The members of N.E.D. are set forth below.

On drums and percussion as well as guitar is Nimesh P. Nagarsheth, Assistant Professor, Division of Gynecologic Oncology, Mount Sinai Medical Center, New York, New York & Englewood Hospital and Medical Center, Englewood, New Jersey.

On lead guitar is William E. Winter, III, M.D., Northwest Cancer Specialists, Portland, Oregon.

On bass guitar, harmonica and vocals, William R. (Rusty) Robinson, M.D. FACS, FACOG. , Professor, Director of Clinical Research, Harrington Cancer Center, Texas Tech University Health Science Center, Amarillo, Texas.

On guitar and lead vocals, John F. Boggess, M.D., Associate Professor, Fellowship Program Director, Gynecology Oncology, Director, Robotic Assisted Medicine Center, University of North Carolina at Chapel Hill.

On lead vocals and guitar, Joanie Hope, M.D., Fellow, Gynecologic Oncology, New York University Langone Medical Center, New York, New York.

On guitar, John T. Soper, M.D., The Hendricks Professor of Obstetrics and Gynecology, Division of Gynecologic Oncology, Department of Obstetrics and Gynecology, University of North Carolina at Chapel Hill.

The Backstory

Most of the N.E.D. band members played in musical groups during their youth. Nimesh Nagarsheth’s interest in music relates back to his college days. As a student at the University of Wisconsin, Nagarsheth focused on musical percussion study, but later, due to pragmatism, he refocused his concentration on medicine. “I saw many really talented peers who worked really hard and were not getting jobs as musicians.” “Music has always been a passion of mine, ever since I was a child,” said Nagarsheth,. “But to be honest with you, I didn’t really develop an interest in medicine until I went to college.”

While in medical school in Oregon, John Boggess played in a band with other medical students in the 1980s to earn rent money, and he developed a small following.  But, Boggess gave up musical pursuits to practice medicine.  Joanie Hope said that she has been musical since she was a child: “When I was in medical school, I wrote lots of songs with medical themes, because medicine is, after all, about people and their troubles. When I was in residency, I didn’t have time to do much with music, but now that I’ve found this band, I’m able to tap into my creative energy again.”  John Soper played in high school and college bands, and as an adult was a member of a local bluegrass group called Piney Mountain Boys, which split up in 1989.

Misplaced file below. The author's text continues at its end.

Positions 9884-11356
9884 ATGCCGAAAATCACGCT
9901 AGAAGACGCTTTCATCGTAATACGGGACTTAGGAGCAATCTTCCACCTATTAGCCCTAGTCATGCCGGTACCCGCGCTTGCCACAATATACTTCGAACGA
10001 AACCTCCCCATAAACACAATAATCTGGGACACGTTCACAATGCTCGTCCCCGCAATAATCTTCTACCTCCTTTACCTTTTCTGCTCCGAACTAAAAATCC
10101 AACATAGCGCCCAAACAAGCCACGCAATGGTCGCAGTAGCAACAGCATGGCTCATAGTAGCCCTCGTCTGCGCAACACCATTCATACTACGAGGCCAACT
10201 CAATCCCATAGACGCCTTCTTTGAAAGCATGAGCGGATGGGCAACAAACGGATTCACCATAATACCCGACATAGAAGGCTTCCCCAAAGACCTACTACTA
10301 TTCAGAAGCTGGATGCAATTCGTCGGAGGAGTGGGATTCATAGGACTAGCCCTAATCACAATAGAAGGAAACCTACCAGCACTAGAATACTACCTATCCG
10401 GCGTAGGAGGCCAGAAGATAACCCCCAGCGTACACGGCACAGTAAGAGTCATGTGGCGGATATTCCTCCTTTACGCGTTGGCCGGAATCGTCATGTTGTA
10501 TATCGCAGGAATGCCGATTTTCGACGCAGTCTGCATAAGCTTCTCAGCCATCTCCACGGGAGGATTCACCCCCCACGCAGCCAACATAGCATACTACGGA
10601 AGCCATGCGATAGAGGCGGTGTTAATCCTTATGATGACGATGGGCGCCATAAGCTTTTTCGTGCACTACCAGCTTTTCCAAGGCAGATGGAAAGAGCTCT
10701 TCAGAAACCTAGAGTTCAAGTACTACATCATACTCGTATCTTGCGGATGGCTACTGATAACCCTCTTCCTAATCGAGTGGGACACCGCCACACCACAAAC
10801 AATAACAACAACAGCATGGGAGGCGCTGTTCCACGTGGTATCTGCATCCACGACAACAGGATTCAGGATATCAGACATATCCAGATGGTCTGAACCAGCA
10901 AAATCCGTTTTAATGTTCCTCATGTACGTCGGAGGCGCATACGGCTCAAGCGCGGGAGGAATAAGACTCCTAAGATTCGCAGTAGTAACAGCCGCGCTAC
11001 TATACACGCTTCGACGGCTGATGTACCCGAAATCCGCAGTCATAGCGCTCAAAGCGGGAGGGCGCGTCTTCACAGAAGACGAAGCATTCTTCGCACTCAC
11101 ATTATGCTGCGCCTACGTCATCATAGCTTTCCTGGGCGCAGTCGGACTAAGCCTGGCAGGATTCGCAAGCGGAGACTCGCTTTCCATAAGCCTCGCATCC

Oddly enough, the creation of N.E.D. arose from an immediate need for entertainment at the 2008 annual meeting of the Society of Gynecologic Oncologists (SGO).  In short order, the six gynecologic oncologists met and rehearsed in preparation for the gig.  Notably, with the exception of John Soper and John Boggess, the band members never met, much less played together. They rehearsed one night, and performed the next. William Winter,  a band member, said he and his colleagues were game to play for their peers, but noted that “[n]one of us are known for our music.” As stated in the vernacular by John Soper, the goal “was to not suck.” Despite the band’s hasty creation and short preparation time, the doctors who attended the SGO meeting loved the band’s music and rocked out on Led Zeppelin and Allman Brothers Band songs. The band played the 30 or so classic covers that they rehearsed, and when the large crowd of doctors asked for more, the band performed the same songs again. “People were sticking around,” Winter said. “We didn’t get booed off the stage. We actually got asked to do some encores. We played everything we know. We had to replay songs.” Marsha Wilson, communications director for the Gynecologic Cancer Foundation (GCF), said ” “Everybody went crazy. They were really good.”

After receiving positive feedback for its performance at the 2008 SGO Annual Meeting, N.E.D. went on to perform at the First National Gynecologic Cancer Symposium and played at Arlington National Cemetery in front of the memorial to military women who died in the line of duty. After several more successful gigs, the seeds were planted for a band that would be devoted entirely to raising gynecologic cancer awareness and funding for disease screening, clinical trials, and patient education.

The Band’s Mission of Gynecologic Cancer Awareness & Education

“Do you ever see the words gynecologic oncology in print?” asked John Boggess.  Boggess’ comment carries the underlying message that gynecological cancers are often overlooked, and reveals the overarching charitable mission of N.E.D. In a world where “me first” mentality is commonplace, and rock stars drive ultra-luxury sports cars, run with entourages, and make a habit of attending rehab, these multifaceted doctors simply want to raise the general public’s awareness about women’s cancers.  “We think that people need to understand about these diseases and the women who have them,” said John Boggess. “So anything that we can do outside of the surgery we do every day in the operating room and in the clinic, we find to be an incredible privilege.”